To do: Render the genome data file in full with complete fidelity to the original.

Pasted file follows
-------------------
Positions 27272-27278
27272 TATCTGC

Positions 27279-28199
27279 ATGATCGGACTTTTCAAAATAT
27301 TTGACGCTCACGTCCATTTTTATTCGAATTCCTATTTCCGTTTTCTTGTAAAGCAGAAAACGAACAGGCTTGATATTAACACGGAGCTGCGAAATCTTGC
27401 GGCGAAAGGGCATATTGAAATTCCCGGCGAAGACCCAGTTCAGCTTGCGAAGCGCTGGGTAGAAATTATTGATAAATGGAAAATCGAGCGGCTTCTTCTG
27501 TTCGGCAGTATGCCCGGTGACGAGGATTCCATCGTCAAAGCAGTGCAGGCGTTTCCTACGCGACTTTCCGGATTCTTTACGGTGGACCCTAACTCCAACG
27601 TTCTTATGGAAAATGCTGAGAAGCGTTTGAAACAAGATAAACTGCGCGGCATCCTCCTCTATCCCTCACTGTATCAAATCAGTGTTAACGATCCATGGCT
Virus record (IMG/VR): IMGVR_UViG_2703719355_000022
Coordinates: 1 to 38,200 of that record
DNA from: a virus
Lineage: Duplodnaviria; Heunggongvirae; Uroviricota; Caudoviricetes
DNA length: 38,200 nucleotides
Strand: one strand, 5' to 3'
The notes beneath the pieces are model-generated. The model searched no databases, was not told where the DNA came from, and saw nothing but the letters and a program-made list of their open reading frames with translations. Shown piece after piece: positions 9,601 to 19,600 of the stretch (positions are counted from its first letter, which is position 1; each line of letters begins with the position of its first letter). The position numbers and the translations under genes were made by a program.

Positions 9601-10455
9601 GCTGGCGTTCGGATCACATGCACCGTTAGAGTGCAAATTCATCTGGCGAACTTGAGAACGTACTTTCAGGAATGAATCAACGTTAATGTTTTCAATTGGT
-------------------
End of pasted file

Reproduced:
Positions 27272-27278
27272 TATCTGC

Positions 27279-28199
27279 ATGATCGGACTTTTCAAAATAT
27301 TTGACGCTCACGTCCATTTTTATTCGAATTCCTATTTCCGTTTTCTTGTAAAGCAGAAAACGAACAGGCTTGATATTAACACGGAGCTGCGAAATCTTGC
27401 GGCGAAAGGGCATATTGAAATTCCCGGCGAAGACCCAGTTCAGCTTGCGAAGCGCTGGGTAGAAATTATTGATAAATGGAAAATCGAGCGGCTTCTTCTG
27501 TTCGGCAGTATGCCCGGTGACGAGGATTCCATCGTCAAAGCAGTGCAGGCGTTTCCTACGCGACTTTCCGGATTCTTTACGGTGGACCCTAACTCCAACG
27601 TTCTTATGGAAAATGCTGAGAAGCGTTTGAAACAAGATAAACTGCGCGGCATCCTCCTCTATCCCTCACTGTATCAAATCAGTGTTAACGATCCATGGCT
Virus record (IMG/VR): IMGVR_UViG_2703719355_000022
Coordinates: 1 to 38,200 of that record
DNA from: a virus
Lineage: Duplodnaviria; Heunggongvirae; Uroviricota; Caudoviricetes
DNA length: 38,200 nucleotides
Strand: one strand, 5' to 3'
The notes beneath the pieces are model-generated. The model searched no databases, was not told where the DNA came from, and saw nothing but the letters and a program-made list of their open reading frames with translations. Shown piece after piece: positions 9,601 to 19,600 of the stretch (positions are counted from its first letter, which is position 1; each line of letters begins with the position of its first letter). The position numbers and the translations under genes were made by a program.

Positions 9601-10455
9601 GCTGGCGTTCGGATCACATGCACCGTTAGAGTGCAAATTCATCTGGCGAACTTGAGAACGTACTTTCAGGAATGAATCAACGTTAATGTTTTCAATTGGT